Soccerly: I’m going to ask you about two of the most key relationships that you’ve had in your term as commissioner. Firstly with supporters and then with David Beckham. We’ll start with the supporters. How would you characterize your relationship with the ordinary fan?
DG: Well I don’t know if I personally have any personal relationship with the ordinary fan, to be fair. You know I’m a figurehead; as long as I have 1 vote more than 50% approval rating I’m in good shape. I don’t expect in any way that I’ll be winning popularity contests. You just have to go on my Twitter feed to get a sense of that or walk out on the field. That’s the nature of being the leader of an organization where you are going to have a wide variety of constituents. You’re going to have fans, owners, players, administrative folks and you can’t satisfy all of them.
You have to have a vision and you have to have a plan and that needs to be supported by ownership and then you need to go like a bat out of hell and be sure that you’re going to deliver on that plan and don’t worry about whether anybody is going to be buying you a beer. I can afford to buy my own beers.
The supporters are a unique group. I think that is one of the key drivers of the league’s success. We have a special situation with a bunch of young millennial fans who are thinking of their relationship with their local club differently than their parents did who had a relationship with a local baseball team or a local NFL team.
DG (cont): That requires a lot of new thinking on our part and it requires us to have a capacity to be able to accept and understand that supporters are different than the typical North American sports fan. That being said, we have to take responsibility to ensure that our games are safe and welcoming to all; that they are providing an environment that’s going to allow us to continue to grow and succeed and prosper.
I believe that our supporters are by their very nature our most committed fans and they believe until death that MLS is going to be an important part of their life. With that, there is a certain sense of entitlement and we need to recognize that and manage that . We also need to understand that they are also fans and customers and need to act and behave in a way that is appropriate . There’s a special sauce that is required in order to get that right, and we’re learning that as we go along.
Soccerly: When you're in a stadium and you see the tifo unfolding, is there still a worrying moment that it's going to say something that could get the league into trouble?
DG: Interestingly, it is the happiest moment. I am in Providence Park and I’m snapping pictures of the tifo when it comes and I look forward to those moments, and when I see the big opening in Seattle it's so thrilling to me because it shows the passion, but also the independence that those supporters have; to show their
relationship with their team.
At no point do I think it will be inappropriate because I think they understand that having the ability to execute on those displays is a responsibility and we will continue to feed that right in every way we can as long as it’s treated and managed effectively, and so far it has been without any issues whatsoever.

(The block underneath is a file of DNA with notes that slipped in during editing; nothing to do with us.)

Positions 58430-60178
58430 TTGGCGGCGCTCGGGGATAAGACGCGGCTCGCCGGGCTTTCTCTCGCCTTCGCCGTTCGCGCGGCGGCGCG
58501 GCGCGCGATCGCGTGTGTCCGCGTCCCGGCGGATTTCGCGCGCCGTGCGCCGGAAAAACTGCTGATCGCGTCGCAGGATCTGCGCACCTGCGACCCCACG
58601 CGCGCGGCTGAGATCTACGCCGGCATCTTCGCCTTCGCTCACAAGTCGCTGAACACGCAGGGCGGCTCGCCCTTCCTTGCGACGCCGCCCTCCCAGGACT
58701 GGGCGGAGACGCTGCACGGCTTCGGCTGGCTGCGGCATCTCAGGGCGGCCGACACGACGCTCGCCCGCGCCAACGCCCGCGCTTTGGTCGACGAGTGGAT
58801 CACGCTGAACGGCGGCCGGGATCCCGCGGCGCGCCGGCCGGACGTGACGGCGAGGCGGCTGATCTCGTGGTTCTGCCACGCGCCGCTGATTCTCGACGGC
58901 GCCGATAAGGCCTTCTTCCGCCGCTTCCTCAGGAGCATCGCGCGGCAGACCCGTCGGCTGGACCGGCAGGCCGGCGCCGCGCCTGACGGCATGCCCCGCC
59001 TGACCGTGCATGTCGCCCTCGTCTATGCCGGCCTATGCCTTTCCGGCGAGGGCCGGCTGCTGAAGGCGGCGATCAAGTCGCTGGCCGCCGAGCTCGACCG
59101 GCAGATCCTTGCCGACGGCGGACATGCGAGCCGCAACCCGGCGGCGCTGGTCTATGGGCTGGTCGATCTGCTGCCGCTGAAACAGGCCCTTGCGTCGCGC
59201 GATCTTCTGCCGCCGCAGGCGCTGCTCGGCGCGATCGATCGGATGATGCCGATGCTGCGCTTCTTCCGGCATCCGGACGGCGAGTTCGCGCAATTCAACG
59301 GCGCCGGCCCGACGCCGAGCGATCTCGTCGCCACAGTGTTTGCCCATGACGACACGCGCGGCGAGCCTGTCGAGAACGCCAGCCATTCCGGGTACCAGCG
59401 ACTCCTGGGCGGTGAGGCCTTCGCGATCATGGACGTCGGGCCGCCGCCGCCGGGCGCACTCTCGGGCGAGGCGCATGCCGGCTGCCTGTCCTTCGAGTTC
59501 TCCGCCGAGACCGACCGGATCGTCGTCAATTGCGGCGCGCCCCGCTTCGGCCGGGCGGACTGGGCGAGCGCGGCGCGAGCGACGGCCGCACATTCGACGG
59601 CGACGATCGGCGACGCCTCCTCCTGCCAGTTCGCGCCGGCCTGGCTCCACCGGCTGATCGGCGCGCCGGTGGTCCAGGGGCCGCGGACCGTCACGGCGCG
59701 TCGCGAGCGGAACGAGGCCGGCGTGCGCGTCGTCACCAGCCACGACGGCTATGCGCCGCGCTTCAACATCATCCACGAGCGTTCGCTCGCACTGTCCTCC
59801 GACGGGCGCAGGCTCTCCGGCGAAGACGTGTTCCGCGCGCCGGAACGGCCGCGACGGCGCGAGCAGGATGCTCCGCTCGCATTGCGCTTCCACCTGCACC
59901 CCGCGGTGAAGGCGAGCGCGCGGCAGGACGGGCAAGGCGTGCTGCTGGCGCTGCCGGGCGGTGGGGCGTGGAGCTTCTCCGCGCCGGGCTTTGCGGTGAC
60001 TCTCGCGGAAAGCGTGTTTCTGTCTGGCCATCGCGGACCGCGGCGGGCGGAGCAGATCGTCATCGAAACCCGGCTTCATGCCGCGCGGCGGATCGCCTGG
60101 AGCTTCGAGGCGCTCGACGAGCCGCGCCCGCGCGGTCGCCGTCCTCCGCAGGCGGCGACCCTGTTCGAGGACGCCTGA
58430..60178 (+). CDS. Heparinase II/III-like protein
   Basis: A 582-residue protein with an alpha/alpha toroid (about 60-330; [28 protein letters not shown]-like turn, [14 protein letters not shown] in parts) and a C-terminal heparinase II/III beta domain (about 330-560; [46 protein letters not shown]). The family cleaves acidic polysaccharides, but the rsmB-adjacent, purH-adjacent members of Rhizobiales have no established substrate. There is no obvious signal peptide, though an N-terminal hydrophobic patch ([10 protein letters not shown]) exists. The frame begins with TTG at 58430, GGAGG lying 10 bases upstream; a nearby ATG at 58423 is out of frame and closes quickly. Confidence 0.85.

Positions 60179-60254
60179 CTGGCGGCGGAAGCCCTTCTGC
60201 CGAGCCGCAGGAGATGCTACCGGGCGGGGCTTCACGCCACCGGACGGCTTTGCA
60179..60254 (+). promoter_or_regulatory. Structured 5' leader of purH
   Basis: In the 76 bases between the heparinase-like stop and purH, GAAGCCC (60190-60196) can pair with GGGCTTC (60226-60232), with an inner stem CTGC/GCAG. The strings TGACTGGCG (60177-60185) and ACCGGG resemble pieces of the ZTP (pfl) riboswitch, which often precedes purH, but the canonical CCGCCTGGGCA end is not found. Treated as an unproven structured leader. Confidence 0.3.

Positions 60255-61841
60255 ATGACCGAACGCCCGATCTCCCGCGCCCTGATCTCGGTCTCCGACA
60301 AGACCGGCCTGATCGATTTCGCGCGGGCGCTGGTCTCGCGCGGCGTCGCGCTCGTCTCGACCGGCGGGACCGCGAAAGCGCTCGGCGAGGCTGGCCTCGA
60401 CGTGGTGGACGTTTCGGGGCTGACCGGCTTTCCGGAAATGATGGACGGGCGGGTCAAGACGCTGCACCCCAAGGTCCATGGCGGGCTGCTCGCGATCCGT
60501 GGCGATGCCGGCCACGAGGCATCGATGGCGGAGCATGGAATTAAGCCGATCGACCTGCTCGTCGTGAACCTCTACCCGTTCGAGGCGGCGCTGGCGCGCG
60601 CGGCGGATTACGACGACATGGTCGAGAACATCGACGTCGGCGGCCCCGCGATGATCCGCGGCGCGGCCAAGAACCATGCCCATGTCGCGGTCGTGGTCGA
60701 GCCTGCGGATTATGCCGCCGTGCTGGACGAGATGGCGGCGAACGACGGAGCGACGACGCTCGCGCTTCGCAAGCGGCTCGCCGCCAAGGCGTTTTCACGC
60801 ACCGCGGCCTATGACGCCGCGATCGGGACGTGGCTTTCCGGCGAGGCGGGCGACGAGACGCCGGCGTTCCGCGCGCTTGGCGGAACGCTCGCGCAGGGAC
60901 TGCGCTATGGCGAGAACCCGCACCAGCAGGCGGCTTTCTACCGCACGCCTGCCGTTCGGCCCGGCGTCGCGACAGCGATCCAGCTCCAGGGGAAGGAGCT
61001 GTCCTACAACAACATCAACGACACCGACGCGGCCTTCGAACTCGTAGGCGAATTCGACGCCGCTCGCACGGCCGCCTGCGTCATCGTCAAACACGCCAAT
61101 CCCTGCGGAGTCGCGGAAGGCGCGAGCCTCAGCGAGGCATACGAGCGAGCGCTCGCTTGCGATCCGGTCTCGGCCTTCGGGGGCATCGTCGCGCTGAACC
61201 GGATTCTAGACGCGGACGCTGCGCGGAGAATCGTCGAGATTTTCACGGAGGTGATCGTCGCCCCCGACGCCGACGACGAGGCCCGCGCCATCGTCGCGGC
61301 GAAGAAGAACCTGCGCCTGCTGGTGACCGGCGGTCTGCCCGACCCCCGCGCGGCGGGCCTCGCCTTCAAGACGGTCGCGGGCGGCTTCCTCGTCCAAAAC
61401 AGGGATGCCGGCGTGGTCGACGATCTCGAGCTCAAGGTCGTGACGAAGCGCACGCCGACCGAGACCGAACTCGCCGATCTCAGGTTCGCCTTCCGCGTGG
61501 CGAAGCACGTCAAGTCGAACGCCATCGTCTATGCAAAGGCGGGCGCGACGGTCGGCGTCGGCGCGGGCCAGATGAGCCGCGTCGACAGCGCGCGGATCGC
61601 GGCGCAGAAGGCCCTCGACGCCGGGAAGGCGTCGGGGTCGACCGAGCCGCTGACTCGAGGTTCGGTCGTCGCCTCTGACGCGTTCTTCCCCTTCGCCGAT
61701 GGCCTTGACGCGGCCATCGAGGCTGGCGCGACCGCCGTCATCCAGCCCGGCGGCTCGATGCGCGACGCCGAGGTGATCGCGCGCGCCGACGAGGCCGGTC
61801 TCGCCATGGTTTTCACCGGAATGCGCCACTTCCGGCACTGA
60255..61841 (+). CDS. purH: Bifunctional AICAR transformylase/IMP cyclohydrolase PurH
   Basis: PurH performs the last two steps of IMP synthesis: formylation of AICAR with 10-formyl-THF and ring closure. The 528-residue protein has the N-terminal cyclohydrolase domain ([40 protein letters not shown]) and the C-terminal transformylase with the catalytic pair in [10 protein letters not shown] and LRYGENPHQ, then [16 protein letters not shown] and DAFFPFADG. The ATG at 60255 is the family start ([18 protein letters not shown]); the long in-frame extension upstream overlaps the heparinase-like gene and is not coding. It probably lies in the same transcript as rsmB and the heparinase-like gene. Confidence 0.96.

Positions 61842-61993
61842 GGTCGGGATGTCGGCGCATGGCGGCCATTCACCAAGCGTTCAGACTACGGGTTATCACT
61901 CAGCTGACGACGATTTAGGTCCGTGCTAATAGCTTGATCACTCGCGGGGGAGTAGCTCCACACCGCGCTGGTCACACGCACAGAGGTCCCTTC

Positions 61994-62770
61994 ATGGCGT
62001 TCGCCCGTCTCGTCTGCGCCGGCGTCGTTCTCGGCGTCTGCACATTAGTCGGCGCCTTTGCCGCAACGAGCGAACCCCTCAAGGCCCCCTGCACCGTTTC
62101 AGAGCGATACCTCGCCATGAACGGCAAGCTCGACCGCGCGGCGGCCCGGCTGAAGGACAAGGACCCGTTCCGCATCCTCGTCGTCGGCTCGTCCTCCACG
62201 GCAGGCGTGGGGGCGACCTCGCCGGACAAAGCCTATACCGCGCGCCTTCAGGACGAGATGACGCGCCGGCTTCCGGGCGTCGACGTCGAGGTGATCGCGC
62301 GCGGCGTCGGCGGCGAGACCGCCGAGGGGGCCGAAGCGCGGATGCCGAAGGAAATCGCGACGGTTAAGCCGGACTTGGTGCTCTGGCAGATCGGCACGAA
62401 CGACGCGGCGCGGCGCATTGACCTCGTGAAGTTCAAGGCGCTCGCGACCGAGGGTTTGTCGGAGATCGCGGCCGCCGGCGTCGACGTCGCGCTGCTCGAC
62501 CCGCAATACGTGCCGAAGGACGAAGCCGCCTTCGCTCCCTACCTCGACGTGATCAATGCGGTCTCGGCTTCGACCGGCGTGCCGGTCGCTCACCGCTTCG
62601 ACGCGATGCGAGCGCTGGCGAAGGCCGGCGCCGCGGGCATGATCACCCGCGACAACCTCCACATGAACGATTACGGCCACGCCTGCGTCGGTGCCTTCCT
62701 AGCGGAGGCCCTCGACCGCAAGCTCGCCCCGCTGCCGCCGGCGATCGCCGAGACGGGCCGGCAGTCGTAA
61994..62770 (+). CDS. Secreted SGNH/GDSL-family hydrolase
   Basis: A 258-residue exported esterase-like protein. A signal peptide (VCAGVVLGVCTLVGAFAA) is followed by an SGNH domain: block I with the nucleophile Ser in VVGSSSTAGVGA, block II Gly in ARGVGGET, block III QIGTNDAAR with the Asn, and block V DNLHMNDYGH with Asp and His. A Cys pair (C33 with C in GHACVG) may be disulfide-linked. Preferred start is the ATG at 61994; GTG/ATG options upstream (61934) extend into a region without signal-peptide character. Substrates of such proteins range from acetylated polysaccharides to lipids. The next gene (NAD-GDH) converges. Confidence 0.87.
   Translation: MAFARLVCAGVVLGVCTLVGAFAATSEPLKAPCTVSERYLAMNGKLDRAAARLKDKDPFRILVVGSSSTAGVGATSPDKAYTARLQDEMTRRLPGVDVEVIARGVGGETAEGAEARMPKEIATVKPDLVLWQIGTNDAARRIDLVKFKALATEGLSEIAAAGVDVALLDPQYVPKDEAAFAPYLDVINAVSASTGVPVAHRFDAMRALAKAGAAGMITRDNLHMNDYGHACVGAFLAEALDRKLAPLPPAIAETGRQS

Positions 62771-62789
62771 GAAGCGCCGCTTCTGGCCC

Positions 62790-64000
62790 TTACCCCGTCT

Soccerly: Let’s talk about David Beckham who other than yourself is probably the most pivotal individual in the history of this league. How has the relationship with David changed over the years?
DG: It was a relationship that started as a typical commissioner-player relationship, where David tried to be no different from everybody else. In many ways people would be surprised to know that he was no different than any other player in terms of how he was treated, how he traveled, how he trained.
He really prided on himself on being a good teammate. There was a time where he got suspended and fined for misbehaving and he appealed that. He still got fined and suspended and we didn’t treat him differently than any other player during that time. We’ll treat all of our players equally because that is the only way we’ll
have any credibility.
DG: What changed recently was that he is now focused on being an owner and as I’ve said publicly, his acumen and ability to understand the sports business was very surprising and shocking to us all. He’s very smart and very focused. He does a lot of homework and understands the business because he’s been around it for so long and he’s had a lot of commercial relationships. Now we’re dealing with him as a potential owner who will be treated no differently than any other board member in MLS.
Soccerly: Do you read Merritt Paulson’s Twitter feed?
DG: I do.
Soccerly: Has anything shocked you yet?
DG: No, nothing has shocked me. Many of them have disappointed me, and we have spoken about that and I continue to work with him on ensuring that his Twitter feed is a fair representation of who he is and doesn’t necessarily get him in a situation where he’s regretful, and I’m proud that he’s been able to adjust his twitter behavior over the last couple of years.
Soccerly: Last week he got himself into hot water by comparing Seattle fans to people with a mental disability. Did you see that tweet?
DG: I did and we spoke about it.
Soccerly: Is he issuing an apology?
DG: I don’t know about that. If I were him I probably would.
Soccerly: Let's get to the final question. You’ve been at this 15 years and are you still enjoying it?
DG: I am.
Soccerly: No sign of wanting to do something else?
DG: No, this is my passion, my life. It’s been (out of my family), a real life purpose for me. The job is not done yet.
Soccerly: So it is too early to start thinking about your legacy?
DG: No, for sure.
Soccerly: When should we start?
DG: I mean I don’t know, that is not something that I’ve even remotely considered. (laughs)
Soccerly: Who is going to win the World Cup?
DG: I don’t know. If I knew that, I would be running a betting service over in the UK.